Over at The Code Project, Michael Birken dissects the code of a game that generated a few minutes of disillusionment and a few hours of Klingon xenocide in my youth: the first ever Star Trek game.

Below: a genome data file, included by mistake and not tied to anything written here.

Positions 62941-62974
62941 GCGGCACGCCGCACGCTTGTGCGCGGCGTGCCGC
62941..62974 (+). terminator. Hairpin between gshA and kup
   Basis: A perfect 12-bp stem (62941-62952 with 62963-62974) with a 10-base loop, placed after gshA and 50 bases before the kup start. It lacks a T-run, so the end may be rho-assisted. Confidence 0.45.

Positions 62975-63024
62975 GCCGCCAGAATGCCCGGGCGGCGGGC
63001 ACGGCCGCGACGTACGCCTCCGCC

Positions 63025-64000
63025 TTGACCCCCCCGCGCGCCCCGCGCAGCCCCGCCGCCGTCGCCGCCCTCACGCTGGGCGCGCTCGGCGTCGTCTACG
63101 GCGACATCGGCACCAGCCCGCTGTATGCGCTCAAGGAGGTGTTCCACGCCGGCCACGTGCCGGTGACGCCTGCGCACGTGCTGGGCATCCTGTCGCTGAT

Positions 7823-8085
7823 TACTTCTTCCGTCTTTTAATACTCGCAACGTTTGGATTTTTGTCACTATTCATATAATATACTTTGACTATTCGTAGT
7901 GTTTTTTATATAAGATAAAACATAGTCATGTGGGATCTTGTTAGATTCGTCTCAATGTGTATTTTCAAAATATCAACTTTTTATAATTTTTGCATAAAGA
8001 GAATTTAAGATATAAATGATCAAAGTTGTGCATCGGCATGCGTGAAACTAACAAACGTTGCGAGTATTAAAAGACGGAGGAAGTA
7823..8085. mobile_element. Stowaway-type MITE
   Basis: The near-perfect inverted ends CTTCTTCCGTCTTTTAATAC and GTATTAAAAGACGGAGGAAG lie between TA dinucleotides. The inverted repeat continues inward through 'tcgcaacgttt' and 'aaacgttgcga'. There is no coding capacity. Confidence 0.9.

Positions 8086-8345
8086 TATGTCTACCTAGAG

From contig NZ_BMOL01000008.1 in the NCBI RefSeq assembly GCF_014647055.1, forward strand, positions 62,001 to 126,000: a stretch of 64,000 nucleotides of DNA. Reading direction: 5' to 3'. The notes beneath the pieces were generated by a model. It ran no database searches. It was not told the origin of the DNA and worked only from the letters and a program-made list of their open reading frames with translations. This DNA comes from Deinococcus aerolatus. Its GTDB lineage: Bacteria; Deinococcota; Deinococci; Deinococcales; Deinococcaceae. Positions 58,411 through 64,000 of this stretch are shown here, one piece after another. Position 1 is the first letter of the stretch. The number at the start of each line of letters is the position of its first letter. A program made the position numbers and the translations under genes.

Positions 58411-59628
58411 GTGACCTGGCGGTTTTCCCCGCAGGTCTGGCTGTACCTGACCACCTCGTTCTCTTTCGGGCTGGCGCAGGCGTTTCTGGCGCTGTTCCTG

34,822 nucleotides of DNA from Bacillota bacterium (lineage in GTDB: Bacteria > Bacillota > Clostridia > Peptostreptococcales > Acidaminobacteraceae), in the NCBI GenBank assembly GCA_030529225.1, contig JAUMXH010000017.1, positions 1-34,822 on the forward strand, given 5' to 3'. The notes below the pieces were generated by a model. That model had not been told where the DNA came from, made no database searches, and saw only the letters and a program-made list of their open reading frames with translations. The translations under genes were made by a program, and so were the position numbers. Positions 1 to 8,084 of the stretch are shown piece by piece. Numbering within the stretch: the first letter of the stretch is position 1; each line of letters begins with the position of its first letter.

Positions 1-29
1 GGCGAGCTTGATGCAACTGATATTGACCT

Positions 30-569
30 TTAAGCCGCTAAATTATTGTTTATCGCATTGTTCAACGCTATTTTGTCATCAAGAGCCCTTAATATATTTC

Two years after the original series was canceled in 1969, high school senior Mike Mayfield was busy keeping the Star Trek universe alive by feeding punched paper tape into a Sigma 7 in an effort to bring the crew of the Enterprise and the Klingon Empire to life on a 10 character-per-second teletype terminal. Soon after Mike ported his game to HP BASIC, it entered the public domain. From there, early computer enthusiasts enhanced and rewrote the game for every flavor of mini and microcomputer BASIC imaginable and beyond. I remember encountering versions of the game back in the early 80s when I was a little kid trying to learn BASIC on my IBM PCjr. Back then, computer books and magazines distributed programs in printed form. Meaning, you had to type them in to play the games. It was a pain in the ass, but the process encouraged you to tinker. It motivated you to learn to code and to tweak or even improve the programs you were entering in. Every BASIC game book that I picked up contained some version of the Star Trek game. I recall loading it up a few times, but each time I ended up staring at the screen in utter confusion. "How the heck is this Star Trek?" I remember thinking. I couldn’t figure out how to play it.It was only by delving into the source code that Birken managed to discover the game's obtuse charms. He's managed to port the game to C#, which you can download and take for a spin, if you'd like. Star Trek 1971 Text Game [Code Project]